Capitalism, the Movie

February 4, 2010
Posted by Jay Livingston

The Oscar nominations were announced, and Hollywood columnist Michael Medved is perturbed that two of the nominees, “Avatar” and “Up in the Air,” paint an unfavorable portrait of US corporations.

How could Hollywood continue to turn out these anti-business films when Americans, according to Medved, are so pro-business?
In a 2009 Gallup Poll about the “biggest threat to the country in the future,” 65% selected “big government” or “big labor,” while fewer than half as many (32%) fingered “big business.”
I’d just picked up Joel Best’s Stat-Spotting: A Field Guide to Identifying Dubious Data, so it occurred to me that if government, business, and labor were equally perceived as threats, lumping any two of them together (government and labor), would leave the third with half as many. But Medved didn’t have to put his thumb on the scale. Here’s the graph from Gallup.

(Click on the image for a larger view.)

People who see big government as the biggest threat do in fact outnumber those who point the finger at big business. But business beats out labor as a threat by three to one.

So why, when offered films like “Wall Street” or “Wall-E” do Americans not stay away in droves? If Medved had browsed more of the Gallup data, he might have found that American feelings about big business are more complicated than his own unconditional love. Even in the one question he does cite, nearly a third of us see big business as “the biggest threat to the country’s future.” That proportion had increased since the previous time Gallup had asked the question. In fact, suspicion of corporate influence was growing throughout the Bush years, perhaps because corporate influence itself was growing.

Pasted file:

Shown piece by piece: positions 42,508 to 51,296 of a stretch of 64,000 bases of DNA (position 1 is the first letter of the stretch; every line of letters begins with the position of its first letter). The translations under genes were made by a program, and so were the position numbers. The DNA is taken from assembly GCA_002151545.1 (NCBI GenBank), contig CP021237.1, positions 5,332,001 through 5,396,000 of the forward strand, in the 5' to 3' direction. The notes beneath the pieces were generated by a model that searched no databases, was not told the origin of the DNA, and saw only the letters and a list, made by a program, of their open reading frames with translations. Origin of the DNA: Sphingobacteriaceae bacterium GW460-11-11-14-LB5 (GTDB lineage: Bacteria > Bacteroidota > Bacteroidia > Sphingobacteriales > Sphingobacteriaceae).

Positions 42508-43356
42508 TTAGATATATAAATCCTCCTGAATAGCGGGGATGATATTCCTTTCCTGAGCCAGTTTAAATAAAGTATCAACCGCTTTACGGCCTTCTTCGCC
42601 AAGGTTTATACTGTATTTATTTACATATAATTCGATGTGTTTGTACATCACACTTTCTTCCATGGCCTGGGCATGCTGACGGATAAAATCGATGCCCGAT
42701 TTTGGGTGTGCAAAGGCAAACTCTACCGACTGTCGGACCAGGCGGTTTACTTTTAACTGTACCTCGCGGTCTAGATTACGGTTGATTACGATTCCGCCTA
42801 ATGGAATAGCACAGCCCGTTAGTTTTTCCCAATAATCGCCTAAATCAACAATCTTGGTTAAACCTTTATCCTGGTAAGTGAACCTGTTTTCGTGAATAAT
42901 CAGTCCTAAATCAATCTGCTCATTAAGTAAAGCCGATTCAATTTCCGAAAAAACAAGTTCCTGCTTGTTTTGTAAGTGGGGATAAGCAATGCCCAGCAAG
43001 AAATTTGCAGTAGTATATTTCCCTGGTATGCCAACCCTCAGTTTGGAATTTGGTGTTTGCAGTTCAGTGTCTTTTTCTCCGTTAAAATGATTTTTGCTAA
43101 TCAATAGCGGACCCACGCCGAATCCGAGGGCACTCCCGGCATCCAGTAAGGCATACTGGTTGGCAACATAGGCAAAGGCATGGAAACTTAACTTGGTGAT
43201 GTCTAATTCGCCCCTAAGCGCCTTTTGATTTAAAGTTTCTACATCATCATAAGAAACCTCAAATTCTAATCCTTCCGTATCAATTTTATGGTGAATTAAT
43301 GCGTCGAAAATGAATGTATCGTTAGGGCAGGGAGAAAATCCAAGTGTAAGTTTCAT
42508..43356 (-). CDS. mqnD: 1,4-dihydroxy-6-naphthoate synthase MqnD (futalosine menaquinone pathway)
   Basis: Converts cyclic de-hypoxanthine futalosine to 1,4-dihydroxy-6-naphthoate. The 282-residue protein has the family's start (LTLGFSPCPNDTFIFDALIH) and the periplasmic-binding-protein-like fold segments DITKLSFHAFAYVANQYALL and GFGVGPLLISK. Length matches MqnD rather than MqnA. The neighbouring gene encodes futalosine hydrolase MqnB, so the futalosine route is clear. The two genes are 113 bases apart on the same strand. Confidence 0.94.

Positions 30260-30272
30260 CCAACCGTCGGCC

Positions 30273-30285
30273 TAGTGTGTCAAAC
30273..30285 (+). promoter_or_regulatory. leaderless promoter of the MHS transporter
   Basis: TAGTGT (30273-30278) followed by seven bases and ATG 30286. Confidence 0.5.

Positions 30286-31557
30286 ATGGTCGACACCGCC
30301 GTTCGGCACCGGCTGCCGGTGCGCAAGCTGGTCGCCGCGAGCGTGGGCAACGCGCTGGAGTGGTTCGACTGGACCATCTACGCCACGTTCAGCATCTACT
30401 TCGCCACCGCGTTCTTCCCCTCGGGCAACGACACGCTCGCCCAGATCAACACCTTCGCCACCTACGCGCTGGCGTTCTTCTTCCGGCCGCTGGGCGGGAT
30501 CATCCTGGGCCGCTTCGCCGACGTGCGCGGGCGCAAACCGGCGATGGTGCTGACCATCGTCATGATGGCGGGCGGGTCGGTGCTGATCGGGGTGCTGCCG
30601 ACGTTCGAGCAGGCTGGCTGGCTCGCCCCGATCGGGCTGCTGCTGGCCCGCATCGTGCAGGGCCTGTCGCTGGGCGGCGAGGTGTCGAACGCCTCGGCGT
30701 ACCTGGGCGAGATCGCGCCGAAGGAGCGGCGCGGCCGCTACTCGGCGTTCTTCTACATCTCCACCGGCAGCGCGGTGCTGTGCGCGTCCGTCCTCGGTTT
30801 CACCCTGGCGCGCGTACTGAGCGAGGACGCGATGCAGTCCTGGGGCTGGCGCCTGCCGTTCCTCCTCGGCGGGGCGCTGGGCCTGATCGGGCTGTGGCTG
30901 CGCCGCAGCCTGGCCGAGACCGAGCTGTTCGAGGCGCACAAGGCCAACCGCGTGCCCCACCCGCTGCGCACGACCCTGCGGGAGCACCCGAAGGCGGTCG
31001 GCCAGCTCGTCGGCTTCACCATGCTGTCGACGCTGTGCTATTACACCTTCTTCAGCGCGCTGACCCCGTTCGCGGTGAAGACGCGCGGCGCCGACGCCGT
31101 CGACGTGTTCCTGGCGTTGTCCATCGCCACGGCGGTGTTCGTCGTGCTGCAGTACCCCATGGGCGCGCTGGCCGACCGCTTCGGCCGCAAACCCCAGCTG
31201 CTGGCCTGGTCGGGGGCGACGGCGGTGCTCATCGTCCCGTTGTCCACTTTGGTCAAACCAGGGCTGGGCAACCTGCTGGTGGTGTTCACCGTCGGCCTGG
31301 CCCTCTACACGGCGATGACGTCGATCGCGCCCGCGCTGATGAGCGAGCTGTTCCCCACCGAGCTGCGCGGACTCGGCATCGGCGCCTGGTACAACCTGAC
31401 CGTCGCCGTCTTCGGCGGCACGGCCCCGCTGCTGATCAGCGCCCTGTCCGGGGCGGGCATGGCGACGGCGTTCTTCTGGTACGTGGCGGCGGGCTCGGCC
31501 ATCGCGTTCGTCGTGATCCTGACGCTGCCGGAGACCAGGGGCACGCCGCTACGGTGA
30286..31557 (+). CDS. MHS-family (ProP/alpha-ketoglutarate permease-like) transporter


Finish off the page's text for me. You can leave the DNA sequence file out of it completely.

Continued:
(Click on the image for a larger view.)

Hollywood has been making movies about greedy capitalists ever since nasty mustachioed landlords were tying poor damsels to railroad tracks. Some of these were successful; others bombed.*
As William Goldman famously said of Hollywood (and Medved quotes him), “Nobody knows anything.” That includes Michael Medved.

(The photo is not a still from a movie. It’s a scene I happened upon in Brooklyn last fall.)

Thirty years ago, Ben Stein seemed similarly perplexed by this same anti-business tendency among very well-paid Hollywood writers. Stein has a more sensible explanation than does Medved, at least as far as screenwriters are concerned. See my post here.

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